In the present example, the distal end of blade (24) is located at a position corresponding to an anti-node associated with resonant ultrasonic vibrations communicated through waveguide (28) (i.e., at an acoustic anti-node), in order to tune the acoustic assembly to a preferred resonant frequency fo when the acoustic assembly is not loaded by tissue. When transducer (26) is energized, the distal end of blade (24) is configured to move longitudinally in the range of, for example, approximately 10 to 500 microns peak-to-peak, and in some instances in the range of about 20 to about 200 microns at a predetermined vibratory frequency fo of, for example, 55.5 kHz. When transducer (26) of the present example is activated, these mechanical oscillations are transmitted through waveguide (28) to reach blade (24), thereby providing oscillation of blade (24) at the resonant ultrasonic frequency. Thus, the ultrasonic oscillation of blade (24) may simultaneously sever the tissue and denature the proteins in adjacent tissue cells, thereby providing a coagulative effect with relatively little thermal spread. In some versions, an electrical current may also be provided through blade (24) to also cauterize the tissue.

By way of example only, ultrasonic waveguide (28) and blade (24) may comprise components sold under product codes SNGHK and SNGCB by Ethicon Endo-Surgery, Inc. of Cincinnati, Ohio. By way of further example only, ultrasonic waveguide (28) and/or blade (24) may be constructed and operable in accordance with the teachings of U.S. Pat. No. 6,423,082, entitled “Ultrasonic Surgical Blade with Improved Cutting and Coagulation Features,” issued Jul. 23, 2002, the disclosure of which is incorporated by reference herein. As another merely illustrative example, ultrasonic waveguide (28) and/or blade (24) may be constructed and operable in accordance with the teachings of U.S. Pat. No. 5,324,299, entitled “Ultrasonic Scalpel Blade and Methods of Application,” issued Jun. 28, 1994, the disclosure of which is incorporated by reference herein. Other suitable properties and configurations of ultrasonic waveguide (28) and blade (24) will be apparent to those of ordinary skill in the art in view of the teachings herein.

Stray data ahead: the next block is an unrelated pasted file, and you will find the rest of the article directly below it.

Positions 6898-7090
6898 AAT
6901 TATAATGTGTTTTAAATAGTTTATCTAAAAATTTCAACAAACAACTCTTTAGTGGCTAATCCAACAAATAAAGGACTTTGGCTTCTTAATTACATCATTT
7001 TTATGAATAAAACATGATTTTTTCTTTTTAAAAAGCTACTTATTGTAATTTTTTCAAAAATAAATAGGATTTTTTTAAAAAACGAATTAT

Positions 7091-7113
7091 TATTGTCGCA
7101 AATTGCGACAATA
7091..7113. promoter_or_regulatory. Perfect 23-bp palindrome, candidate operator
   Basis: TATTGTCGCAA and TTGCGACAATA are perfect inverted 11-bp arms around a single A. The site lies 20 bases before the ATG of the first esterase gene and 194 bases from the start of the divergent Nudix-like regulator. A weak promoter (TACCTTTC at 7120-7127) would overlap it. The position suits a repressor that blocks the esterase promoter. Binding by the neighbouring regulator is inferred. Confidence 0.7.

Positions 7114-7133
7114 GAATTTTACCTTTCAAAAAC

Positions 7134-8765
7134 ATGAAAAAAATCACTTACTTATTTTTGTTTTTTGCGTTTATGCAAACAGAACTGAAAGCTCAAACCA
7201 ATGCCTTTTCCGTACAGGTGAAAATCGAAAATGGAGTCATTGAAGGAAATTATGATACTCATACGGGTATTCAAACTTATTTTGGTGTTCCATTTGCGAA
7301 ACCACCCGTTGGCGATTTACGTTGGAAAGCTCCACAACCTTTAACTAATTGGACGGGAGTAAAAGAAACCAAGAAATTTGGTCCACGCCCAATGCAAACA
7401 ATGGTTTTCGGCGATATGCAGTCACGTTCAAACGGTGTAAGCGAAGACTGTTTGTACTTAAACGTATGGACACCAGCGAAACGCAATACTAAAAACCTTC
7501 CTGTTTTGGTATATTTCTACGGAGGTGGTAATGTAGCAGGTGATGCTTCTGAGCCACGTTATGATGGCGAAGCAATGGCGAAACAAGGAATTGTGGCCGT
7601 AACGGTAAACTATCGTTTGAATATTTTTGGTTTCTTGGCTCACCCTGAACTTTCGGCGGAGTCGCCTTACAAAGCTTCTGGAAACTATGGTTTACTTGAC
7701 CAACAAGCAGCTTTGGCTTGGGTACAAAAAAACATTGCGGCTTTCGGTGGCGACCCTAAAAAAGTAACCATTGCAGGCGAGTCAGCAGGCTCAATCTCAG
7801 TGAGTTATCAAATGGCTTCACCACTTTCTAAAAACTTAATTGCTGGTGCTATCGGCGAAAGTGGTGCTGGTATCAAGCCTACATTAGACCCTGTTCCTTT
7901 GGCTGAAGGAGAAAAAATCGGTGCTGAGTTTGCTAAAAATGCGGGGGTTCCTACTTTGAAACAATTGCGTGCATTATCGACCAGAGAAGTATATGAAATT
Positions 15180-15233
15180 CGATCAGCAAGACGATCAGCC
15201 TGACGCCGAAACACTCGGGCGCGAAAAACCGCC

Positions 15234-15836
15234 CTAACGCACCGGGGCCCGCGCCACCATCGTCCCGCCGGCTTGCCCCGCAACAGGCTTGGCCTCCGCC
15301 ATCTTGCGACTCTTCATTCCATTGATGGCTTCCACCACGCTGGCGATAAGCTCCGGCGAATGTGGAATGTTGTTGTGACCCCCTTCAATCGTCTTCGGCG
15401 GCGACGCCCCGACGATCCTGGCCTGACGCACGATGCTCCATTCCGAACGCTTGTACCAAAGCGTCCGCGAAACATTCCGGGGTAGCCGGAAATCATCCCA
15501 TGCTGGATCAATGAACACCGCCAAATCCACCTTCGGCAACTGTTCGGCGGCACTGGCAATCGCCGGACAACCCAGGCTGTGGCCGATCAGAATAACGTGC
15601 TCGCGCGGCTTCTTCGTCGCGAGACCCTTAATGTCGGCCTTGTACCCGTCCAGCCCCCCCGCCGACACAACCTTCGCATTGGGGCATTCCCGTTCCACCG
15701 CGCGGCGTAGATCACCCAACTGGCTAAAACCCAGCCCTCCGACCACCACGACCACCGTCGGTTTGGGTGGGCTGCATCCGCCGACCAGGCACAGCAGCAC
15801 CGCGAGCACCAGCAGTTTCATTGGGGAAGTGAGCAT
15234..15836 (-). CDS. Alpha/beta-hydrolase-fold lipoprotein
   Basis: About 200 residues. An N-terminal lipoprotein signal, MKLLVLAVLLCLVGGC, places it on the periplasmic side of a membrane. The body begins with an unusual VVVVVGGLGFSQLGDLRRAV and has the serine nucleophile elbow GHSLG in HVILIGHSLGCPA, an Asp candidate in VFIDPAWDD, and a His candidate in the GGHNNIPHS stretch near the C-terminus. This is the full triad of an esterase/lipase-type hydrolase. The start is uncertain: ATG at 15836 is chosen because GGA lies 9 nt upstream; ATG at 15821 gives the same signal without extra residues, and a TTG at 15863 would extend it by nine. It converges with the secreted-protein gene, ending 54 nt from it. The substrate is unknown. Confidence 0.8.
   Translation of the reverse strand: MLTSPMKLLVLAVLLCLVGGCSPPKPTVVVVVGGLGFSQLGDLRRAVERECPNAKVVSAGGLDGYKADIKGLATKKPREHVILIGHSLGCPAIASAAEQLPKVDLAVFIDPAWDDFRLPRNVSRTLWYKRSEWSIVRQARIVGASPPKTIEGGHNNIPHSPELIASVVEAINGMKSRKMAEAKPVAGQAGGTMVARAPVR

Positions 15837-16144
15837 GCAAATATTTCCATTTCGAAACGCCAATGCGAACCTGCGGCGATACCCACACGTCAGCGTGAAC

Handpiece (22) of the present example also includes a control selector (30) and an activation switch (32), which are each in communication with a circuit board (34). By way of example only, circuit board (34) may comprise a conventional printed circuit board, a flex circuit, a rigid-flex circuit, or may have any other suitable configuration. Control selector (30) and activation switch (32) may be in communication with circuit board (34) via one or more wires, traces formed in a circuit board or flex circuit, and/or in any other suitable fashion. Circuit board (34) is coupled with cable (14), which is in turn coupled with control circuitry (16) within generator (12). Activation switch (32) is operable to selectively activate power to ultrasonic transducer (26). In particular, when switch (32) is activated, such activation provides communication of appropriate power to ultrasonic transducer (26) via cable (14). By way of example only, activation switch (32) may be constructed in accordance with any of the teachings of the various references cited herein. Other various forms that activation switch (32) may take will be apparent to those of ordinary skill in the art in view of the teachings herein.